During Hurricane Sandy, the revetment failed and the community was subjected to direct wave attack and flooding. Homes were damaged, beach access was impaired, and the existing site-wide stormwater management basin and outfall was completely destroyed.

Princeton Hydro performed a wave attack analysis commensurate with a category three hurricane event, and used that data to complete a site design for shoreline protection. Consistent with the analysis, the site design includes the installation of a 15-foot rock revetment (one foot above the 100-year floodplain elevation) constructed with four-foot diameter boulders. The project also consists of replacing a failed elevated timber walkway with a concrete slab-on-grade walkway, restoring portions of the existing bulkhead, clearing invasive plants, and the complete restoration of the failed stormwater basin and outlet.

A rendering of the “Dunes at Shoal Harbor” shoreline protection design by Princeton Hydro.

The plan incorporates natural barriers to reduce the impacts of storm surges and protect the coastal community, including planting stabilizing coastal vegetation to prevent erosion and installing fencing along the dune to facilitate natural dune growth.

These measures will discourage future erosion of the shoreline, protect the residential community from future wave attacks and flooding, and create a stable habitat for native and migratory species.  The project is currently in the permitting phase, and will move to construction when all permits are obtained from local, state, and federal agencies.

This project is an great example of Princeton Hydro’s ability to coordinate multi-disciplinary projects in-house. Our Water Resources Engineering, Geosciences Engineering, and Natural Resources teams have collaborated efficiently to analyze, design, and permit this shoreline protection project. For more information on our engineering services, go here.

How’s the Fishing? Tips for Managing Your Lake’s Fishery

The fishery of a lake is an intrinsic, incredibly dynamic element of a lake system, and managing a lake’s fishery can be a very complex endeavor. There is actually a lot more to it than simply stocking game fish. Although there is no “one way” in fisheries management, there are key guidelines that can be followed to maximize the recreational potential of your lake’s fishery and increase the success of your fishery management and stocking efforts. Over the past two decades, Princeton Hydro has been working with lake, pond, and reservoir managers to help them to align water quality, fishery, and ecological goals.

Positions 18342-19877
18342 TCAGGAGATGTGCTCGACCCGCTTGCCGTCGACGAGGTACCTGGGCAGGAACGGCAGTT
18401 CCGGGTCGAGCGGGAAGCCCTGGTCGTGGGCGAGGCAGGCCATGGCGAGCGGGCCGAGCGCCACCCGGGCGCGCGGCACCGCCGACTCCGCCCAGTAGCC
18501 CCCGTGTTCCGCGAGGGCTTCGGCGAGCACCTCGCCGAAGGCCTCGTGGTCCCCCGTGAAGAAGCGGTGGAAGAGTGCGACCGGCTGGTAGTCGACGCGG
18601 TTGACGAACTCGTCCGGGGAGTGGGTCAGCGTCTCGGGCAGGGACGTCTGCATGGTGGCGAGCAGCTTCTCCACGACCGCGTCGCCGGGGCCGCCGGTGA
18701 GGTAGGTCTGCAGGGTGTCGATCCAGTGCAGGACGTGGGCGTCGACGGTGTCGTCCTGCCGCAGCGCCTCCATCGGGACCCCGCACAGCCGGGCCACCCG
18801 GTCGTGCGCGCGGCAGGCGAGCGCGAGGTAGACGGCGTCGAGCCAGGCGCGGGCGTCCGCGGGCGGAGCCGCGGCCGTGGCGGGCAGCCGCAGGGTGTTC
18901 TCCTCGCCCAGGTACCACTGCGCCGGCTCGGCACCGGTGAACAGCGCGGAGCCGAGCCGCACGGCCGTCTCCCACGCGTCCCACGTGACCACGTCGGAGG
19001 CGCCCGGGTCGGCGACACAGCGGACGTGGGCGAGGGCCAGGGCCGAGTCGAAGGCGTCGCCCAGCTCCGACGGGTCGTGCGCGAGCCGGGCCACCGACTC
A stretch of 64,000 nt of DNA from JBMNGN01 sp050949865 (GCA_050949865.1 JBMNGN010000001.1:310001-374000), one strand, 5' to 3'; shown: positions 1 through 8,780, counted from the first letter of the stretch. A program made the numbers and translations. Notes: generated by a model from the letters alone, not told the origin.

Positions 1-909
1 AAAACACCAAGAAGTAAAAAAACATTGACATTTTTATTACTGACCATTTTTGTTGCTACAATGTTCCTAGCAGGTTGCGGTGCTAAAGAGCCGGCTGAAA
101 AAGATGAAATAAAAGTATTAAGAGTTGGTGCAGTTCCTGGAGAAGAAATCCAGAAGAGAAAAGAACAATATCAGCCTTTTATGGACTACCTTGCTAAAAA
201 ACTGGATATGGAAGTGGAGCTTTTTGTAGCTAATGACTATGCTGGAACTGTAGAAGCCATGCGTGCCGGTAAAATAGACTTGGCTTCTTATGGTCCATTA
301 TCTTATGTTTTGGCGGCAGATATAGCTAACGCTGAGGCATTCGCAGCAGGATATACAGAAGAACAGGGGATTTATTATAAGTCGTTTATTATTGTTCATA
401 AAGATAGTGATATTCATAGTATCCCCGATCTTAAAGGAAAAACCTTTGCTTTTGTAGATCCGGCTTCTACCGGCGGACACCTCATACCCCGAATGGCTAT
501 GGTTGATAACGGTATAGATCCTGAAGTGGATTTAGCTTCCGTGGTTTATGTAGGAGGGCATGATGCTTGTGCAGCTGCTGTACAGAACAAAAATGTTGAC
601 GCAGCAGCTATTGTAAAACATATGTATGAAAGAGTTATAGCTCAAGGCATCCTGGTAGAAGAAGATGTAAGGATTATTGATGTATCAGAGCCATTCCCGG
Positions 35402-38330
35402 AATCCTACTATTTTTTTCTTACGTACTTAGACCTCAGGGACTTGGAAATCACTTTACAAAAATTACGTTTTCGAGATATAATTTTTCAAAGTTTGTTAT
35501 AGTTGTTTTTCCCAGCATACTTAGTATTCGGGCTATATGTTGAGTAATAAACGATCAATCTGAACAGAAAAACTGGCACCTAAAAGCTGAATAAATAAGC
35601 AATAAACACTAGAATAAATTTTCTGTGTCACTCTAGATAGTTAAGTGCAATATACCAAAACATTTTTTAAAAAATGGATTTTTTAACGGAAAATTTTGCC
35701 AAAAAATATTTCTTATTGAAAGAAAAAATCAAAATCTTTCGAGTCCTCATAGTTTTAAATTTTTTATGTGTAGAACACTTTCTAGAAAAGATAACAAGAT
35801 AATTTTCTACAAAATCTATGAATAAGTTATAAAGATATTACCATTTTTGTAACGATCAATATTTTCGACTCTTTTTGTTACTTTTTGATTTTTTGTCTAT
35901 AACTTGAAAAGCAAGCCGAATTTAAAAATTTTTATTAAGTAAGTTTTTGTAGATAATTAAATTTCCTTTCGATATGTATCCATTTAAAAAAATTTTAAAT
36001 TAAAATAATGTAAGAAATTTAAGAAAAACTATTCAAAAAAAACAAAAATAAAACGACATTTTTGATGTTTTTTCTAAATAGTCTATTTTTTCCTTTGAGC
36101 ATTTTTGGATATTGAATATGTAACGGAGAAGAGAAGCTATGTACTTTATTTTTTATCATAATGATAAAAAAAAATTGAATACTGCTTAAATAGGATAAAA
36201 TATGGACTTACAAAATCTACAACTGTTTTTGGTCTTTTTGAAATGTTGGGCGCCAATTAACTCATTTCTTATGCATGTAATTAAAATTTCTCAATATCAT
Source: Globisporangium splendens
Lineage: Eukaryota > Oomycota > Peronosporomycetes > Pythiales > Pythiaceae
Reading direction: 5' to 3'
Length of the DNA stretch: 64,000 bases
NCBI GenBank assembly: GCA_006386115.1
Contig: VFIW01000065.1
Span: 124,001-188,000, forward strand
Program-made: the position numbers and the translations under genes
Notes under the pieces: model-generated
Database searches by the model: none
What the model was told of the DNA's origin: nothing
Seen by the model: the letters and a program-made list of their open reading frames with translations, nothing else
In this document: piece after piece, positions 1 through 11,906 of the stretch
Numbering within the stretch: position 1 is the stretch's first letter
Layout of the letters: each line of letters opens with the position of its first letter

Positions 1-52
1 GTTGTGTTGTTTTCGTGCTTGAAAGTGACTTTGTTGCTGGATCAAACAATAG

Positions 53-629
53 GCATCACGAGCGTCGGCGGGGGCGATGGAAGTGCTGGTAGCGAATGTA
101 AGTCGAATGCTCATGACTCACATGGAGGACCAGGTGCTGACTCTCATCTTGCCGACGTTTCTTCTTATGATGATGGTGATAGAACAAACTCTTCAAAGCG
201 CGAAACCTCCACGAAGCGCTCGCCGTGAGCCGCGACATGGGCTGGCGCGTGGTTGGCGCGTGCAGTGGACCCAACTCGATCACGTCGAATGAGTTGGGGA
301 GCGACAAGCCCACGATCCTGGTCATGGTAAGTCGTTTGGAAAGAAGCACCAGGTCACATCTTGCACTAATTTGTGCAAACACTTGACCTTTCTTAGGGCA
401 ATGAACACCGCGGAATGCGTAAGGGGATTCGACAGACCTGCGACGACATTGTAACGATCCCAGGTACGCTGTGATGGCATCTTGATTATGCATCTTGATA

Princeton Hydro’s Founder, Dr. Steve Souza, recently gave a presentation on fisheries management at the Spring Meeting of the New Jersey Coalition of Lake Associations (NJCOLA). We’ve compiled a few essential elements from his presentation and have made the complete presentation available for free download.

Let’s dive in!

Benefits of a Healthy Fishery

Recreational fishing is an outdoor activity that can be enjoyed by people of all ages. When children are introduced to fishing, it helps cultivate a connection to the environment, thereby promoting outdoor activity and environmental stewardship among today’s youth.

Anglers have always served as important advocates for the conservation of natural resources. The sale of fishing licenses financially supports wildlife habitat conservation and enhancement as well as the protection and improvement of water quality. This increases the ecological services and functions of lakes and adds to their societal and recreational benefits.

A healthy fishery can have significant positive impacts on water quality. In a balanced, healthy fishery the ratio of forage and game fish affects the entire food web, helping to maintain the proper balance of zooplankton and phytoplankton. The “top down” ecological control associated with a balanced fishery minimizes algae blooms, sustains good water clarity and stable water quality. However, when the fishery is out of balance, the water quality and overall ecological health of the lake often suffers.

Before You Stock, Know Your Lake and Start with a Baseline

Before you do any fish stocking, it’s best to conduct a fishery survey. A fishery survey provides the vital data needed to design a stocking and management plan.

A balanced lake fishery is dependent on good water quality, ample habitat, and the correct ratio of predator and prey fish species. A properly designed and implemented fishery survey generates the data needed to quantify the overall composition of the existing fish community (predator vs. prey), the make-up of the forage (food) base, and the density and robustness of the lake’s top piscivores (prized game fish).

The resulting data helps identify if your fishery is balanced, which fish to stock, and how many of each species to introduce. It will also provide the benchmarks needed to solidify your management goals and, later on, help determine if the goals are being met. To stay on track, we recommend that a comprehensive fishery survey be conducted once every three years. Be sure to use the correct types and combination of “active” and “passive” sampling gear and thoroughly sample both the open water and nearshore areas of the lake.